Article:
In reviewing a quartet of projects that raised questions about exterior restorations and attendant roof replacements, and in one case, additions, today’s relatively brief Architectural Committee meeting once again showcased how fraught the issue of living in a historically-certified building can be for homeowners.
For no one was that brought to bear more clearly than the first applicant, who sought to re-stucco the exterior and replace a roof on his Girard Estates home. In between railing at the real estate agent whom he claimed had sold him the property without alerting him to his responsibilities, and the Commission for not producing pamphlets that delineate such requirements, he repeatedly stated how he could not afford to make some of the changes preferred by the Committee.
Primarily, the discussion of his case centered on his request to remove the building’s existing stucoo and replace it, and to do the same with the roof. In both issues, the Committee responded that he should replace the materials in kind, “Donald Trump did not buy the building,” he retorted. But he seemed reluctant to take their advice that in that case he simply repair the stucco and roof. The Committee recommended denial of the roof replacement and approval of the proposed stucco work, providing the stucco replacement matched the extant stucco and not the “popcorn” style the owner seemed intent on using.
The second case to come before the Committee concerned the building which houses the Center for Architecture, an individually designated 1902 structure in Chinatown. The condo association was seeking permission to repair the terra cotta cornice, including the go-ahead to remove one crumbling section at either end and replace them with stucco. A much more genteel debate centered on the possibility of erecting various kinds of scaffolding or repairing the cornice in place. Although it okayed repairing the cornice, the Committee recommended against removing the ends, deeming stucco an inadequate choice and suggesting a material such as fiberglass instead.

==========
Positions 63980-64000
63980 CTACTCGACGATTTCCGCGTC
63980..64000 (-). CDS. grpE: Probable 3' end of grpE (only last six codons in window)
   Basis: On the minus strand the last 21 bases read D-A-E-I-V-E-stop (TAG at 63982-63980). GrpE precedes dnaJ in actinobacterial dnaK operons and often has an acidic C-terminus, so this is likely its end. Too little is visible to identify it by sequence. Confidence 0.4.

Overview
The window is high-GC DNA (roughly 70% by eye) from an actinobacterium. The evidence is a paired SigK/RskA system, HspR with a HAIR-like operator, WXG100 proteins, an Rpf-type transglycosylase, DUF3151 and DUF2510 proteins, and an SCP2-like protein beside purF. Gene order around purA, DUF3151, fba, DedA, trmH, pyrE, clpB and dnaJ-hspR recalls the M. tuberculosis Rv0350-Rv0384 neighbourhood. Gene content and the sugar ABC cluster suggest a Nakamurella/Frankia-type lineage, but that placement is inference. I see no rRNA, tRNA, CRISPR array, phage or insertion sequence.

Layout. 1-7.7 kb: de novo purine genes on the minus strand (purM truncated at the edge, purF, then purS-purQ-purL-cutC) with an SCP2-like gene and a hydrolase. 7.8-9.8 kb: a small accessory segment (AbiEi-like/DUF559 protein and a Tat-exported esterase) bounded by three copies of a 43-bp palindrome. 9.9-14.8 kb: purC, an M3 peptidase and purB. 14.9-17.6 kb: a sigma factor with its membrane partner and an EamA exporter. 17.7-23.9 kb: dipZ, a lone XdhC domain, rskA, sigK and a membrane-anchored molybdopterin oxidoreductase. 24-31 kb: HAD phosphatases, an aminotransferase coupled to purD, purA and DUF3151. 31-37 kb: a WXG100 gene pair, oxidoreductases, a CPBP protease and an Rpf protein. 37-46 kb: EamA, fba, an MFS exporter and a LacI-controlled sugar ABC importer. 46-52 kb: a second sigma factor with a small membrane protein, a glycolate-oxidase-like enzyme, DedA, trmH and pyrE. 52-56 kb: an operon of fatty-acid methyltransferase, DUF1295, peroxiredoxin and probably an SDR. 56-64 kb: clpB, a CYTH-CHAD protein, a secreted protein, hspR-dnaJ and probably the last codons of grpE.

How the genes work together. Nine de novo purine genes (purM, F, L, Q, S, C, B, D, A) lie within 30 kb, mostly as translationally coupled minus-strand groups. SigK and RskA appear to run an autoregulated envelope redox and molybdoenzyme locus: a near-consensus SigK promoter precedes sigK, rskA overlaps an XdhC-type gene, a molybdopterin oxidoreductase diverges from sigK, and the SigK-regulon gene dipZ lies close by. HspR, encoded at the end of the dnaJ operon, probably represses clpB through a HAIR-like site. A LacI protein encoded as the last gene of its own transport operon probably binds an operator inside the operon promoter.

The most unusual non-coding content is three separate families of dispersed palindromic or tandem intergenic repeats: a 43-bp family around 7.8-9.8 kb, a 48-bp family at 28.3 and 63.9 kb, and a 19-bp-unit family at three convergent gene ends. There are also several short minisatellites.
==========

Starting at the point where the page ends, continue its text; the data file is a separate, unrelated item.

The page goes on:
The most historic house of today’s agenda was an individually designated Queen Village residence dating from 1745. As has happened before in this neighborhood, the applicants were seeking permission to erect a two-story addition, citing their cramped space. And, as has happened before, the Committee recommended denying that request.
Chair Dominique Hawkins noted that home’s dimunitiveness was “part of its importance,” and that the “owners made a choice” when they decided to purchase the building. Committee member Nan Gutterman bemoaned the potential “loss of historic fabric” that would be necessitated during construction, while Committee members John Cluver and Shawn Evans demurred. “These houses have a history of evolving,” Cluver said. “They just have to be done sensitively.” Evans agreed, noting that while he agreed conceptually with the expansion, he hesitated to recommend approval without more information.
The final applicant sought to re-stucco the facade, as well as to add decorate flourishes like balconies, quoins, a trasnom, a planter, and a cornice to 1617 Lombard Street, in the Rit-Fit Historic District. Committee members appeared enthusiastic about the application, which sought to undo exterior changes to the 1840 building made during renovations in the 1960s and 1980s.
Ultimately, however, they recommended denial of the application as submitted, instead encouaged the applicant with suggested tinkerings they might consider before the full Commission meets on Dec. 9. Recommendations ranged from nixing the idea of the quoins to the depth and placement of the scorings to be etched into the stucco in its intent to resemble stone.